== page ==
Both prior to and following the investigation audit, Finnwatch and MWRN learned from migrant workers at Sheico Thailand about threats being made against the workers by Sheico’s human resources personnel and the company translator in an attempt to prevent migrant workers from telling the auditors about the recruitment related fees they had had to pay. Information about the threats was immediately passed on to Patagonia. In order to manage any possible repercussions to the workers Patagonia and Verité implemented a hotline through which workers could report issues directly to Verité. Verité also maintained contact with the workers following the audit in order to monitor the situation. 

Excessive recruitment fees remain an issue despite Thailand’s legal reforms

Excessive recruitment fees are not a new phenomenon in Thailand. Finnwatch for one has been drawing attention to excessive recruitment fees in the country since 2013 when the organisation issued its first report on Thailand. Thailand’s export industries, which rely heavily on migrant labour, are known for being in the habit of externalising the cost of recruitment to the migrant workers themselves. High recruitment fees are one key indicator of forced labour and human trafficking – which is one more reason why it is of utmost importance for the realisation of human rights that they are being both identified and eliminated.

According to Patagonia, it had identified recruitment fees at Sheico’s Thailand factory already in 2013. At the time, recruitment fees were collected by Sheico’s Thai labour broker. Patagonia and Sheico took corrective action and in cooperation they were able to eliminate the practice. At that time, however, workers were not reimbursed.

Patagonia reported that their audit in 2013 revealed that workers at Sheico had paid fees to a Thai labor broker. They worked with Sheico to eliminate the practice and were able to verify compliance in subsequent audits. In 2017 when Thai law changed and a new hiring framework between Thailand and Myanmar was established, Sheico’s hiring system underwent gradual yet radical changes that were not well operationalised.

Thailand’s national laws that govern labour migration were revised in 2017–18. The legal revisions were aimed at tackling informal and irregular migration. Whereas before, about a half of migrant workers who came to Thailand from its neighbouring countries were irregular, now more than three million out of almost four million have regular status. Although the revisions have led to a decrease in the amount of fees charged to migrant workers in Thailand, Thailand’s laws remain in this regard in opposition to international human rights standards as they still allow charging of fees to workers themselves.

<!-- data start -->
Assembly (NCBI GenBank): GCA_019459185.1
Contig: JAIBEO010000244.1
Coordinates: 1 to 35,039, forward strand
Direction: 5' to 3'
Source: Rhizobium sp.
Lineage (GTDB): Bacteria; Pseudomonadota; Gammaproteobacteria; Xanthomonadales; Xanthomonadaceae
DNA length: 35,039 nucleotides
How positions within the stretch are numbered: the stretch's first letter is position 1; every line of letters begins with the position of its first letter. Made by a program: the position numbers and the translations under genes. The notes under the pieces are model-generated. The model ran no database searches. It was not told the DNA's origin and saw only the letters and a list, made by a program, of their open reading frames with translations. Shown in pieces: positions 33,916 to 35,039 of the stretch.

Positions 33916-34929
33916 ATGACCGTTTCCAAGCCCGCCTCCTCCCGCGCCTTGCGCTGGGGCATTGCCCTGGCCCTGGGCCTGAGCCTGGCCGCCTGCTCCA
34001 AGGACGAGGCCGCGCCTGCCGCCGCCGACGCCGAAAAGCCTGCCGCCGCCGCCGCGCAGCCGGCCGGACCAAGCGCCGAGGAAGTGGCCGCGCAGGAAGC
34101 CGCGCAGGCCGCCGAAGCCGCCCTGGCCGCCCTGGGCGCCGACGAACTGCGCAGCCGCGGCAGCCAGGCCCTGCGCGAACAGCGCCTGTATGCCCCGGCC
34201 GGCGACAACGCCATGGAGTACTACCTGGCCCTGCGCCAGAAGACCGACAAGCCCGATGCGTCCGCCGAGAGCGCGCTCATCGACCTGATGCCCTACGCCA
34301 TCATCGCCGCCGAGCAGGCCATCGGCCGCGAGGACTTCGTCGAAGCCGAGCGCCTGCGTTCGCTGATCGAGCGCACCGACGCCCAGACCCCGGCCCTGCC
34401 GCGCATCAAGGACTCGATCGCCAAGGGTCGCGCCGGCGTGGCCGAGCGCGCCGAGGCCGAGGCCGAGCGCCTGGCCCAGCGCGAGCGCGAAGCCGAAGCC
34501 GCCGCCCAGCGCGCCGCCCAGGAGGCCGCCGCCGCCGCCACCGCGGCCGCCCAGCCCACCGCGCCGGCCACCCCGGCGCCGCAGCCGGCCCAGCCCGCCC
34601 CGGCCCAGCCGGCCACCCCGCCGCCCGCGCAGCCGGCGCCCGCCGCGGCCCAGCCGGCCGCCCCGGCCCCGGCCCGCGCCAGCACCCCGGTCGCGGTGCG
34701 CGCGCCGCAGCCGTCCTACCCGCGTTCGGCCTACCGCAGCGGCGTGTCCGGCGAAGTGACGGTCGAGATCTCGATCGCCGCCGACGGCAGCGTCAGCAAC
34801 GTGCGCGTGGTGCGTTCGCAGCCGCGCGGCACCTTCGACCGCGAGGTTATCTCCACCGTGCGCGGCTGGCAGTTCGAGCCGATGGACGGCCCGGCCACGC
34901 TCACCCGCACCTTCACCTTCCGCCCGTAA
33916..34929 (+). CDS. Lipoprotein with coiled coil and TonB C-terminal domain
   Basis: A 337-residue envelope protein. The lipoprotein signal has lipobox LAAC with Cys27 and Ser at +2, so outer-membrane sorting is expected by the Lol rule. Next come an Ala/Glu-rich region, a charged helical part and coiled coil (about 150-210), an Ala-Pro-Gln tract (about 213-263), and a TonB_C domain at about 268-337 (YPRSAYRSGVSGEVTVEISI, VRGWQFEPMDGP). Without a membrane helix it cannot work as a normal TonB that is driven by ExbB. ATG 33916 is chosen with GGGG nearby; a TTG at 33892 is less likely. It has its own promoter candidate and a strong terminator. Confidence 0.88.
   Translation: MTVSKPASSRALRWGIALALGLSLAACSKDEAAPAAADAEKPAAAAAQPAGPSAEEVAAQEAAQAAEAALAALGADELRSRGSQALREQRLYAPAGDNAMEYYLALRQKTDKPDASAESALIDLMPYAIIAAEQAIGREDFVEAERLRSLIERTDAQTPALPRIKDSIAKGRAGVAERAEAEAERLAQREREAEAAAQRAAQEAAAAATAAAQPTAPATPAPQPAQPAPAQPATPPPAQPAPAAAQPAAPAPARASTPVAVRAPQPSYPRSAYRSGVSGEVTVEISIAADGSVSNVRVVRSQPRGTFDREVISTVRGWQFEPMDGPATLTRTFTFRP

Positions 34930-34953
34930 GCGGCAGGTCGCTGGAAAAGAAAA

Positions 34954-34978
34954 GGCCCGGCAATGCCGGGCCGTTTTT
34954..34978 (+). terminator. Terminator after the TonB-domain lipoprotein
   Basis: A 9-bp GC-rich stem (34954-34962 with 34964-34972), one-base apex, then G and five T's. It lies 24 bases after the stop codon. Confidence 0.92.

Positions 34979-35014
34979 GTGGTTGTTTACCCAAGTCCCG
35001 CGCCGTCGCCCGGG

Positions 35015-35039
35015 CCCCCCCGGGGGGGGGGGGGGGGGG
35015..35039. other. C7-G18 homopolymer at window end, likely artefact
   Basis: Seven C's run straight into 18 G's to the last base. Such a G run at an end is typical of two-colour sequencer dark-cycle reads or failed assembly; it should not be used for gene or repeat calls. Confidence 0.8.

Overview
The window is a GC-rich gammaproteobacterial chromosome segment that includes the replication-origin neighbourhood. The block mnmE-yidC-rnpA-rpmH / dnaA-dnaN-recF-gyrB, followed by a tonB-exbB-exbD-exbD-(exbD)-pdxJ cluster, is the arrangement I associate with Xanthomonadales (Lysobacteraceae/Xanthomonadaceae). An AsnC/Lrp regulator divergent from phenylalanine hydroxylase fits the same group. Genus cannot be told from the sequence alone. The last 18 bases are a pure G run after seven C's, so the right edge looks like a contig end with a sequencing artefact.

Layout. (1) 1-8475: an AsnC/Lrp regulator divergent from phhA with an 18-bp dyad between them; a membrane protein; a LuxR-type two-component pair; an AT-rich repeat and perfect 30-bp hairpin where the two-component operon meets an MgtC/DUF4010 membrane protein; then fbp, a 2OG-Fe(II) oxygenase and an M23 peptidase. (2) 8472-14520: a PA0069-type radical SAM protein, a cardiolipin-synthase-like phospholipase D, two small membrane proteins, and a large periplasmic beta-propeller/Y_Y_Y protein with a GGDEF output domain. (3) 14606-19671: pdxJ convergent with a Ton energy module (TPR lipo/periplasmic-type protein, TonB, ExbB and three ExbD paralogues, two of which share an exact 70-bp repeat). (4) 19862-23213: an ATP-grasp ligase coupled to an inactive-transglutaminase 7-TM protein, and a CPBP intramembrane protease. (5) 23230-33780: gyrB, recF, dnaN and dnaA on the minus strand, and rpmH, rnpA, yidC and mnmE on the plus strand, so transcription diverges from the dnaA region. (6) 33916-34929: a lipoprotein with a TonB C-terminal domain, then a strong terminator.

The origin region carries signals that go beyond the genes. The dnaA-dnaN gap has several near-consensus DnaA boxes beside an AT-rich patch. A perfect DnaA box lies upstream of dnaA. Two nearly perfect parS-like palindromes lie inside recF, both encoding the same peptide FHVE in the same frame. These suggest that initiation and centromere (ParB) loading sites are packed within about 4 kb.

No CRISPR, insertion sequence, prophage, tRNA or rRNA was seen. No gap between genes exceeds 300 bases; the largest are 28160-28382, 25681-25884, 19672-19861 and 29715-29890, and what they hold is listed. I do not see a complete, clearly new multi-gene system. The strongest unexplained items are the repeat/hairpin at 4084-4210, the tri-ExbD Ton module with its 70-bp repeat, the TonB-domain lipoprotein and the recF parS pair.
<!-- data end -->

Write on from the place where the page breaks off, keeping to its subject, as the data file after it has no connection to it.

Both Patagonia and Sheico consider Thailand’s legal changes to have led to a situation in which high recruitment fees have sneaked back into Sheico Thailand’s recruitment practices. According to Sheico, at the time when the company was charging 18 500 baht in recruitment fees to migrant workers, the Thai laws were, for example, unclear on what the permissible fees were. On the other hand, according to Patagonia, the revision and operationalisation of Sheico’s migrant worker recruitment practices did not keep up with the pace of Thailand’s legal reforms as the company shifted from using Thai labour brokers to handling recruitment in-house. Finnwatch would like to note that the corporate duty to conduct human rights due diligence is an ongoing process which requires action in particular when there are changes in company operations or its operating context. The responsibility to respect human rights refers to internationally recognised human rights. This is important to bear in mind especially when international human rights standards and national laws contradict each other.

Remediation underway, Sheico revises its recruitment practices

After the Patagonia-commissioned special investigation audit had confirmed problems reported by migrant workers, Sheico reimbursed recruitment-related fees to 171 of the company’s Thailand factory’s workers. Altogether, the reimbursements paid to the workers total 3,800,000 baht (over 106,000 euros). Sheico also rushed to terminate contracts, with severance pay, of migrant workers whose residence permits and work permits were found to not be in order during the audit. According to the company, the swift action was motivated by the desire to correct a non-compliance. Finnwatch notes that the situation could also have led to legal sanctions. In Thailand, any company that is found to have hired migrant workers illegally is subject to a 10 000–100 000 baht fee per worker and may be banned from hiring migrant workers for three years.

According to Sheico, the company informed the terminated workers that they could return to work at Sheico Thailand if they wanted to through the official, transnational recruitment channel. As of March 2020, according to the company, 48 of the 66 terminated workers have began the process of returning. Sheico is committed to paying all their fees related to re-recruitment. Following an intervention by Finnwatch and Patagonia, Sheico took the additional step of communicating to all remaining Sheico Thailand workers the reason why some of their colleagues had been fired following the special investigation audit. This was necessary in order to put an end to rumours circulating among the remaining workforce and stave off any fears that their jobs, too, were at risk.